Eleanor Doward

Pussy Politics

If you haven’t heard it, seen it, or at least heard some mention of it, you’ve probably been living in a cave. Robin Thicke’s smash hit Blurred Lines has sparked a lot of controversy, and if the rated video wasn’t bad enough, the unrated video makes me want to scream into something. There’s no doubt about it; it’s utterly misogynistic, degrading and claims that it promotes rape culture are not overreactions. While Thicke has openly acknowledged that the song degrades women, claiming that it was a ‘pleasure’ to do so for someone who has spent their life respecting women, others have argued that the song really ‘isn’t that bad, it’s just a bit of fun’. Yeah, I suppose us girls should all get on board with that harmless, degrading fun. Who doesn’t like to ride backwards on an exercise bike in just their knickers with three pervy men gawping at them as they do?!

In a recent interview, the director of the music video for the single, Diane Martel, claimed that the video was not intended to be sexist – it was meant to be funny, silly, and even (not sure what she was thinking here) empowering. The very naked ladies in the unrated version were meant to be shown to have all the power because, obviously, it’s the men that are ‘subtly ridiculed’ by the women. For me, and for a whole lot of people I know, Martel’s aim to make the video ‘meta and playful’ and to make the men look ‘not at all like predators’ has failed miserably.

Robin-thicke-rape-song

I could rant on for a good few pages about the harmful effects of this song, and the many ways in which is degrades and debases not just the models in the video but women in general. Instead, I want to talk about the song as it paves its place in our sexist society. Since the song came out, it has been played in almost every club I have been to, sometimes even two or three times in the course of the night. In a couple of clubs, the unrated video has played on screens in the background. It’s constantly on the radio, it plays in restaurants, bars and cafés. But when I request Pu$$y by Iggy Azalea at nearby nightclub, I was not met with willingness from the DJ or even a ‘sorry, haven’t got that one’. Instead? I was met with ‘Christ no, I’m not playing that. It’s vile’.

For me, this speaks volumes. Blurred Lines, a song about the ‘blurred lines’ between sex and rape, that refers to women as animals that cannot be ‘domesticated’, is played twice that night. Heaven only forbid a song about a woman talking about female head is even requested. We all know that when Iggy Azalea refers to her ‘pussy’ and gives out order to taste her ‘skittles’, she’s not referring to a cat, or some sweeties. Yet the song is not called ‘Lick my vagina’. It’s no more ‘vile’ than Flo Rida’s Whistle, a song about male head, in which Flo Rida likens his manhood to a whistle (…yep.). Yet Whistle also gets a couple of plays that night, while Iggy’s song is considered too rude.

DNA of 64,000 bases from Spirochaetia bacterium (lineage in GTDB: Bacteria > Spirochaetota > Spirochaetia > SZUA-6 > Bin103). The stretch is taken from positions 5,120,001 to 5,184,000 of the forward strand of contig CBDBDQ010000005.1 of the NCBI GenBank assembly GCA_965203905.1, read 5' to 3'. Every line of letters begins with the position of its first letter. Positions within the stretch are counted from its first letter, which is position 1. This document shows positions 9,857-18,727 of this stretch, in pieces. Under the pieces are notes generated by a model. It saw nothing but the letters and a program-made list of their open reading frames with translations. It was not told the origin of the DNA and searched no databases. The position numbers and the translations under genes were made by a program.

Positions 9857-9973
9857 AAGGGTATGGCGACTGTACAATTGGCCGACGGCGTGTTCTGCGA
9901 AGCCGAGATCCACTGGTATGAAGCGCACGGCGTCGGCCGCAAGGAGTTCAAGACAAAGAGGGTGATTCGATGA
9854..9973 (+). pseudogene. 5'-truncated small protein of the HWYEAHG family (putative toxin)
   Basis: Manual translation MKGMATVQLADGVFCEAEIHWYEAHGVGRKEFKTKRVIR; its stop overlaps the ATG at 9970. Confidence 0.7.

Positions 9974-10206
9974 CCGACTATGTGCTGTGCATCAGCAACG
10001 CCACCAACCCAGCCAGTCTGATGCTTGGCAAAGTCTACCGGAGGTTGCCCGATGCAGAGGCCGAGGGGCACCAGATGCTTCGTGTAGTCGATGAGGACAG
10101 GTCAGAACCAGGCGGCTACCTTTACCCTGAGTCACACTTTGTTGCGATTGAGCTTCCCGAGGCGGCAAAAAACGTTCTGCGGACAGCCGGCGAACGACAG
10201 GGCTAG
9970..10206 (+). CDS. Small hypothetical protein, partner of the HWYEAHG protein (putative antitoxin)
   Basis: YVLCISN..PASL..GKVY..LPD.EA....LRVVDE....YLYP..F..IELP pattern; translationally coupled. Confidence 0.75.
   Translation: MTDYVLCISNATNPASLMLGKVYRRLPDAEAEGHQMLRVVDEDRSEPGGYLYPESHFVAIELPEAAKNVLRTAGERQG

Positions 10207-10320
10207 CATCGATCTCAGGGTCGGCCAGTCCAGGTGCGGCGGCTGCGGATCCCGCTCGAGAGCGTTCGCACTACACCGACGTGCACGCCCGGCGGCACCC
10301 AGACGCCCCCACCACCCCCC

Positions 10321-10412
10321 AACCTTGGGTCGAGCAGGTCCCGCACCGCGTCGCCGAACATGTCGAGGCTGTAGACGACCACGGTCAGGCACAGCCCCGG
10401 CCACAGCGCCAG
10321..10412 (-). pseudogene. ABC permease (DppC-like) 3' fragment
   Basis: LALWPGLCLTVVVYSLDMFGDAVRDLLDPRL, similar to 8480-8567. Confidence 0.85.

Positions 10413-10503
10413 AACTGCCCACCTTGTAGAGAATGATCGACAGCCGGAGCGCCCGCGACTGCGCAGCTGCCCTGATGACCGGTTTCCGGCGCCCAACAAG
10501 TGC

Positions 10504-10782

We live in a society that is utterly desensitized to a negative portrayal female nudity and female sexuality. It seems that the Robin Thicke’s of the world will continue to release songs that essentially condone rape and openly degrade women while the Justin Timberlake’s of the world will jump on the bandwagon, releasing songs like Tunnel Vision, the video for which is just endless naked ladies with no identity essentially dancing for Justin. So for just once, I ask, can’t we have a bit of Pu$$y? Can’t we, as we swim in a sea of tasteless shots of boobs but no faces and ‘I know you want it’ refrains, celebrate the fact that maybe women can celebrate their own sexuality, on their own terms?

Read Dianne Martel’s full interview here.

2 thoughts on “Pussy Politics

  1. Well, I kind of do live in a cave because I’m not of the age group that goes to clubs. That not withstanding, your post highlights the continuing acceptance of songs that are incredibly disrespectful, dis-empowering and flagrantly anti-woman.
    We continue to live in a society that is so incredibly uncomfortable with a woman’s sexuality that equal play of essentially the same subject matter from the opposite side of the fence is not tolerated.
    I have not heard any of the music mentioned in this post, however I appreciate the fact that you are highlighting this continuing trend.
    I won’t be a part of the changing force in this area, but I am able to be a voice that says keep on with shining the light.
    Critical thinking is in short supply and the more we can provide and nurture it the healthier are society will be.

  2. thanks for this post. i caught some male friends gawping at this clip and it made me angry. they then watched a miley cyrus clip where she rolls around on a bed half naked, and because my hairstyle is similar to hers, they suggested that i do the same for them. infuriating!

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